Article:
At the pond: A marvelous meeting

By From page A8 | February 23, 2014


Cedar waxwings were the most abundant bird found in the recent Great Backyard Bird Count held at the North Davis Ponds. 89 were counted. Their song is an unusual, high pitched sreeee. Jean Jackman/Courtesy photo

A marvelous meeting happened one rainy day this month. We had a first meeting of Friends of North Davis Ponds — the Julie Partansky Pond and the Northstar Park Pond. And people showed up with incredible gifts to share.

Chris Dunford, recently retired president of Davis-based Freedom from Hunger, brought a list of 175 birds he has observed at the North Davis Ponds or nearby vicinity since 2005. He has been a serious birder since he was a kid growing up in Connecticut. He has a Ph.D. in ecology and sociology from the University of Arizona in Tucson.

The 175 birds were all sighted in North Davis on walks from his house to the pond and on to the fields just north of the city limits; however, most were sighted at the pond and adjacent area. Chris reports his sightings to eBird where one can generate a list showing frequency of sightings of each recorded species for each month and for each week.

Ed Whisler, wildlife consultant who had a hand in creating the pond habitat, brought another gift — a list of mammals, amphibians, reptiles and fish at North Davis Ponds and surrounding area. Since one woman had a story of an encounter with a fox at the pond, the list already needed a new addition. Ed also volunteered to lead the Great Backyard Bird Count, an international citizen-scientist event at the pond on Feb. 15.

Sarah Mayhew, professional photographer, who has been regularly adding to the Friends of West Pond Facebook, has already added an album on our new Friends of North Davis Ponds. She is a good birder and took many photos on our Great Backyard Bird Count.

Jim Gray, one of the Northstar developers, also attended the meeting, and gave us a short history of the pond. Nikki Nicola offered her expertise at developing agendas, sending notices and keeping a meeting on schedule. Gene Trapp and Jo Ellen Ryan, movers and shakers of Friends of West Pond, were there to give advice and encouragement.

Whisler led the Great Backyard Bird Count, our first event, on Sunday, Feb. 15. Ten people came at 8 a.m. on that gray, overcast day and sighted 42 species. We saw an amazing number of yellow cedar waxwings, 89 in the trees around the ponds.

Real birders are a study in patience. Where some of us are inclined to look and then move on, they stand, patiently, listening. Soon one identifies the song of a bushtit and looks in that direction and spots some. Another person detects motion under a bush and finds a golden-crowned sparrow. I’m ready to move on and they discover three more.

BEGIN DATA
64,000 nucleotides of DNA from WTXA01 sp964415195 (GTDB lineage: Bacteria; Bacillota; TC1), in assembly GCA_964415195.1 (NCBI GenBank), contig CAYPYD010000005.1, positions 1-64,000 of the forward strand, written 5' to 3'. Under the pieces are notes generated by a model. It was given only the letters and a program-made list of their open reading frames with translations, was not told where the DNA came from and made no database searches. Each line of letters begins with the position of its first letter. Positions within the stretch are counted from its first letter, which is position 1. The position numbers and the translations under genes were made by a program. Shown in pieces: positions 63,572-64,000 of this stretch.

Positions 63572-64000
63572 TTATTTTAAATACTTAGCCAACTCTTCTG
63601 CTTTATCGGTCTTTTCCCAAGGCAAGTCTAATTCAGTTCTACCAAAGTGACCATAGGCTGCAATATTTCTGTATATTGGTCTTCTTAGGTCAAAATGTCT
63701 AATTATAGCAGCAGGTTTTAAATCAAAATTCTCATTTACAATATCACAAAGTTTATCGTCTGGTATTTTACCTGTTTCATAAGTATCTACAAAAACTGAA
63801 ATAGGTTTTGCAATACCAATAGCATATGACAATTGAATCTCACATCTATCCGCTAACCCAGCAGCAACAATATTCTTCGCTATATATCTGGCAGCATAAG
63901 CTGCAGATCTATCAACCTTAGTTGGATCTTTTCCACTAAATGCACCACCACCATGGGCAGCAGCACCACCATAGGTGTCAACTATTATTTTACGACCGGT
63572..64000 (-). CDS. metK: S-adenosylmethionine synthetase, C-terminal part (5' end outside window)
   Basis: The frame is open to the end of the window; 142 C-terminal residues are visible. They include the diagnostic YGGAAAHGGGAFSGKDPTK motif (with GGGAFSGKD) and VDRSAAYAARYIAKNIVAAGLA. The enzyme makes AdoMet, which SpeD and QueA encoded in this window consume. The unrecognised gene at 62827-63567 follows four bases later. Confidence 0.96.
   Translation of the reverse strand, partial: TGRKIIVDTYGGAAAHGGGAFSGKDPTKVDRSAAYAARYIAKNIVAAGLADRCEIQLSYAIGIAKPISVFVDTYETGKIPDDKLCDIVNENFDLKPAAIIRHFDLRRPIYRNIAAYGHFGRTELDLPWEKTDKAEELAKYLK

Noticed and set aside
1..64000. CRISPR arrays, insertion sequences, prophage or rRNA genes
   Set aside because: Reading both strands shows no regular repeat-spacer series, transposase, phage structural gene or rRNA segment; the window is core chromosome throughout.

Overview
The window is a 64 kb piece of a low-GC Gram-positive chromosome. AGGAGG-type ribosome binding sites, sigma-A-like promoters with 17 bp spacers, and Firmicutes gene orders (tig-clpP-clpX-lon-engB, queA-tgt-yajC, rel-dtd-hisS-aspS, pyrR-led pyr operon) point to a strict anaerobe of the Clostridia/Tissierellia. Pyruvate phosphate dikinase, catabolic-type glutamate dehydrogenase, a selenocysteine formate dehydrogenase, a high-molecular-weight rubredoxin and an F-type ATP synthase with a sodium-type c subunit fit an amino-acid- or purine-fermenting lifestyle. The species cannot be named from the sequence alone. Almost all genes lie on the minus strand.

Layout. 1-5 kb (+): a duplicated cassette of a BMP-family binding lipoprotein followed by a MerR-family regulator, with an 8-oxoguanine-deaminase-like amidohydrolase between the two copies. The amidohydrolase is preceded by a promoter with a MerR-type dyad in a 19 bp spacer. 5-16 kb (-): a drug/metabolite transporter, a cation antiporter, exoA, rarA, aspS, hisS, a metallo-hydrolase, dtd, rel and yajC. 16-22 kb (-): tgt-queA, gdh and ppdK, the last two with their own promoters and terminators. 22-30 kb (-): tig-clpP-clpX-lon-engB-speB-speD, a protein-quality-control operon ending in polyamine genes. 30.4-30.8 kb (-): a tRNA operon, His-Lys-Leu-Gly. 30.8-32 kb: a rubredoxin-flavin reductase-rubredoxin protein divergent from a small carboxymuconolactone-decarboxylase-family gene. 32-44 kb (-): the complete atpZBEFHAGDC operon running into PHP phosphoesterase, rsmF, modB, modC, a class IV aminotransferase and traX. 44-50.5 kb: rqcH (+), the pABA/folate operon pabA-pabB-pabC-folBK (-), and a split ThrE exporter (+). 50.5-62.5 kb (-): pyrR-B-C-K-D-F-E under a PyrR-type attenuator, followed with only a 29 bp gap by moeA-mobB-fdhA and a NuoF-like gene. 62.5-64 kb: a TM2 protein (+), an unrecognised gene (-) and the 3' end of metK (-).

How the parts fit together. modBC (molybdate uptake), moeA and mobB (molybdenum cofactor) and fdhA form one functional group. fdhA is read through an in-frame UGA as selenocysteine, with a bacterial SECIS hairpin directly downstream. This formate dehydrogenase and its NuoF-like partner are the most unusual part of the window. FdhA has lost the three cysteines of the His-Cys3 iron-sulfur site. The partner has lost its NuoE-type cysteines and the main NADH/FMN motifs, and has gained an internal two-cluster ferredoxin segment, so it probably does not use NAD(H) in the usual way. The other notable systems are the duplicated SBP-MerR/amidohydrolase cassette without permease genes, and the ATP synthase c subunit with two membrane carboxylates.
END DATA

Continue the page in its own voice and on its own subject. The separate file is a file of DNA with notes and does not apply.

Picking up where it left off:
There are plans afoot to have monthly birding strolls out at the ponds led by our experts. Stay tuned. Or better yet, if you use Facebook, friend us and you will see postings of events. We have just begun Friends of North Davis Ponds with many great photos and events. You also will find a complete list of the birds sighted on Feb. 15. And we also will add the list of 175 birds sighted since 2005. If you are not on Facebook but would like to be a friend, send me an email and I’ll make sure you get a notice.

If you read the newspaper early enough, you may wish to join us on a Sunday morning cleanup, today from 10 a.m. to noon. We will meet at the Julie Partansky Pond, at the short observation deck. Be sure to wear boots. We’ll clean up and attempt to remove some graffiti.


People at the West Pond participated in the Great Backyard Bird Count on Saturday and Sunday. On Saturday they counted 48 species and on Sunday, 42 species.

What birds are in your back yard? They need the basics — food, water, cover or shelter, and space.

There are a lot of winter birds now. At certain times of the day, they come in large numbers. Water is the item most people forget.

Speaking of water, on March 15 there will be a big Don’t Frack California rally in Sacramento. Go to 350.org, Food and Water Watch or Credo to learn more. Yolo MoveOn invites people to carpool from Davis at 11:15 a.m. RSVP Frances at 530 848 2696 or email [email protected] Fracking requires vast amounts of water mixed with toxic chemicals to break up shale and release oil. This process exacerbates climate change by releasing methane gas and it depletes water resources in a time of severe drought.

Kiss each day!

— Jean Jackman is a Davis resident. Got a story, correction, comment? Contact her at [email protected]

Jean Jackman

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